Tammy makes for the door, noticing that Todd’s hand has slipped from hers. He has a choice: to stay in the house with the woman he has just witnessed commit a murder or go with his number one fan and return to the rational world. He is momentarily confused by the choice before him, but there comes a banging from the basement which makes up his mind. He needs to get away from the house and the craziness. He follows Tammy out of the house and back to the real world. They escape to her car and make off down the hill, but one of the hybrid children steps into the road. Tammy mows it down, much to Todd’s horror at the sight of the malformed creature. She speeds off down the hill and back to Hollywood, to her hotel room.

As the evening comes on, over food the pair discuss their options. Todd needs answers for all that he has witnessed in the mansion, and the only place to get them is from his agent. The pair resolve to go to her condo in Malibu and shake the answers from her if necessary.

Meanwhile, Jerry Brahms is contemplating suicide in his apartment in Hollywood. Jerry is a hanger-on, one of those people who follow the town and worships its very existence. He is single, ageing, and dying of prostate cancer. He has had several relationships in his life, but none of the men he has had romantic entanglements with over the years have stuck. He has no family, his parents long since dead and a sister who died far too young. He does not fear death, but neither does he welcome it. On the bad days, which are coming more and more frequently as his incurable cancer grows inside him, he seriously considers suicide and has collected enough sleeping pills to do the job for the eventuality. Something keeps him alive, though, even in the worst of days. He has a sense that his story is not over, that there is a chapter yet to be written and he must see it through. He doesn’t know what that chapter might hold, just that he must stay alive to see it happen.

He falls asleep and has a dream about Katya Lupi, a woman that near-adopted him as a child. The dream distresses him, Katya in such a state following Todd Pickett’s desertion. He wakes, wondering whether he should go to her or if siding with her would mean the end of him. Of course, curiosity mixed with loyalty and he knew he must drive up the Canyon and see his lady.

When he arrives at the mansion he is surprised to see that he is expected. Katya leaves the sanctuary of her home and gets into his car. It has been many long years since Katya Lupi has been abroad in the world, which made this a momentous evening. She asks Jerry if she knows where Todd will be, and Jerry takes a wild guess. His old agent is holding a party at her Malibu condo, and Todd Pickett is sure to be there. So it is that Katya Lupi leaves her estate and enters Hollywood for the first time in three quarters of a century.

Todd and Tammy arrive at the house of his agent, drawing curious stares and sneers from all gathered at the party. These people are the A-listers that Pickett is used to being around, but now they treat him like a leper, like proximity to the waning star might infect them too. They stare at the scarring which disfigures his face, and the overweight woman he has on his arm. The pair wandered through to the rear of the house. Todd knows that his former agent will be on the patio holding court. Sure enough, she is there with several A-listers… including the man that caused Pickett’s problems in the first place. Todd leaves Tammy to have the confrontation with his manager, going down onto the beach to speak privately. Meanwhile, Eppstadt, the Paramount executive, orders for Tammy to be thrown out by security. Faye Dunaway comes to her rescue, and Tammy goes outside to keep an eye on Todd and Maxine, his agent.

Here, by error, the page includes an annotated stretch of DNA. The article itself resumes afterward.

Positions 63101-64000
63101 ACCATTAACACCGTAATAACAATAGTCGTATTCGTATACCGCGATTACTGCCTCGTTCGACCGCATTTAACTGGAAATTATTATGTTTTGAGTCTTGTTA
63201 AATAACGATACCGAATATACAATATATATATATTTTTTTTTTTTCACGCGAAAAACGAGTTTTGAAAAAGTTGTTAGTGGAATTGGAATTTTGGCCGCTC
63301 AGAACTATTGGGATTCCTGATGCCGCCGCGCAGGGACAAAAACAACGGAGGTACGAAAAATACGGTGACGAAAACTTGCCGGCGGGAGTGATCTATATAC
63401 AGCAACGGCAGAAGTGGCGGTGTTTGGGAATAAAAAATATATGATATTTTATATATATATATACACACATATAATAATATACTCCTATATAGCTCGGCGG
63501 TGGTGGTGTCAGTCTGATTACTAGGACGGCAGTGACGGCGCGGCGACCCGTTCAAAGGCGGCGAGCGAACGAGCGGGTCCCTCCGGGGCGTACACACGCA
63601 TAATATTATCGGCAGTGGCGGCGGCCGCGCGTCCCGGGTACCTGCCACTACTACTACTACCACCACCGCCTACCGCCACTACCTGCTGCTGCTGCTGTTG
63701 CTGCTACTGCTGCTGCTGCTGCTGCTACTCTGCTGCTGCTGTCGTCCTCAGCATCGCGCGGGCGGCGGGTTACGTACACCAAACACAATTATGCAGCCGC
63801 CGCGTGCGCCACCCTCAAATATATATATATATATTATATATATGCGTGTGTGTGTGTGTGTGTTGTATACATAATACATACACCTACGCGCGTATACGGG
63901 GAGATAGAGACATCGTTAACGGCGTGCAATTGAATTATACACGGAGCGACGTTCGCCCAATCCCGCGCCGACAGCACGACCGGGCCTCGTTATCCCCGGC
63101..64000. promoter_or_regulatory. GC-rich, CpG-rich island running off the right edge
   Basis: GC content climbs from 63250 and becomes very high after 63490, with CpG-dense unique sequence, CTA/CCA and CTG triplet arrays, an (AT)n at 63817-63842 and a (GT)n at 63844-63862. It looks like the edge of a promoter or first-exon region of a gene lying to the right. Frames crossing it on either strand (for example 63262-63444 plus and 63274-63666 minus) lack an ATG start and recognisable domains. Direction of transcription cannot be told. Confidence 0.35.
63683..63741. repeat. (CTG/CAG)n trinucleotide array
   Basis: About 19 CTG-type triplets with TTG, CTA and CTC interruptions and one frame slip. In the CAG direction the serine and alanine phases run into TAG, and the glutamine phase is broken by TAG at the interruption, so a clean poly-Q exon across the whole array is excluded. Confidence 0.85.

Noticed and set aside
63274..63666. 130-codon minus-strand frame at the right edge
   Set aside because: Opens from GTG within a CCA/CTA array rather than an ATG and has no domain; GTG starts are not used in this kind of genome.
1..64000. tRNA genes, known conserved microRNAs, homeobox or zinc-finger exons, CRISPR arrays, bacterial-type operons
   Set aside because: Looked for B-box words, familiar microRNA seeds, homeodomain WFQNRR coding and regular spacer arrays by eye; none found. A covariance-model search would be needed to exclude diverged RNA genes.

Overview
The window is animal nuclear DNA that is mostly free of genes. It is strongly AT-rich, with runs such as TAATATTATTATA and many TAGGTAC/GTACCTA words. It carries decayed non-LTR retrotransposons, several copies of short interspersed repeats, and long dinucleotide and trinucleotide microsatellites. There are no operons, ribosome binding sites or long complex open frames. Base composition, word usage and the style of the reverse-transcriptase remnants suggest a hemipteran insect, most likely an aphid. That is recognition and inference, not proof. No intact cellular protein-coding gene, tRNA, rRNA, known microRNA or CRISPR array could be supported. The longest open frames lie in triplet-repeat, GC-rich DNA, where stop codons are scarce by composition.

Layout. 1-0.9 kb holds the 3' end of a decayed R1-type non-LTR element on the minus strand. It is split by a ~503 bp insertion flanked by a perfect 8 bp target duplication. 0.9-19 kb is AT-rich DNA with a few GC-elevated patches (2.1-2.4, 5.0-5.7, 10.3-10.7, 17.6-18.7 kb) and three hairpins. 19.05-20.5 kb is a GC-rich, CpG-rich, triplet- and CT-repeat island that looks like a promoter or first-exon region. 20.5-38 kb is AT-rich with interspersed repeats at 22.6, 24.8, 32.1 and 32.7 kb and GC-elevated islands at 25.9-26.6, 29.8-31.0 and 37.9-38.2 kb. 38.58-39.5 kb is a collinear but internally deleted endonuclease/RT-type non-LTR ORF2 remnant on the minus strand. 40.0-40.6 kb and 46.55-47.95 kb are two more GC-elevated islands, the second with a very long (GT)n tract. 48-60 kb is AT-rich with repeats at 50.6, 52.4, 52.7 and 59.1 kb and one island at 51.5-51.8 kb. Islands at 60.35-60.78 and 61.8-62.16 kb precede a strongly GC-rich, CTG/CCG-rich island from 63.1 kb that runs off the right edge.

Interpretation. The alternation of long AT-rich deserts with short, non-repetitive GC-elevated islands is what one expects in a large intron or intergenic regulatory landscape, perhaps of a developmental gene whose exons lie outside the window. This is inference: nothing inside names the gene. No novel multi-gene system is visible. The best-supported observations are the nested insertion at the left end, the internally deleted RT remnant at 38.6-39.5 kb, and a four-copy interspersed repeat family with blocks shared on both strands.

While all this is going on, Katya Lupi and Jerry Brahms arrive at the house. The crowds part for her, captivated by the beauty of this newcomer into their midst. Katya basks in the glow of adulation as they move through the house in search of her paramour.

The argument on the beach quickly lurched from Todd’s demands for an explanation of Coldheart Canyon to recriminations over the near-death of his career. In turn, Maxine spat back in his face the difficult task it had been to represent Todd Pickett at the height of his fame: the ridiculous demands he’d made on her time and the sordid secrets she’d kept from the press. Back and forth they went while Tammy looked on and a crowd gathered on the porch of the house. Todd notices Eppstadt on the porch and rushes toward him, grabbing his leg and trying to drag him through the bars of the fence in a ridiculous scene of rage. Security tries to prize his finger from the man’s leg, threatening to hurt him if he doesn’t let go. Just then, as the scene is about to take a turn toward the farcical, Katya shows up on the beach next to him. He looks at her, at her smile, at her heart-melting beauty, and follows her down the beach. No one tries to stop them as they walk into the water and Todd picks the woman up. There are no screams, no shouts of shock as the pair disappear into the night. Tammy can only watch as the searchlights from coast guard helicopters scan the surf and the night drifts on.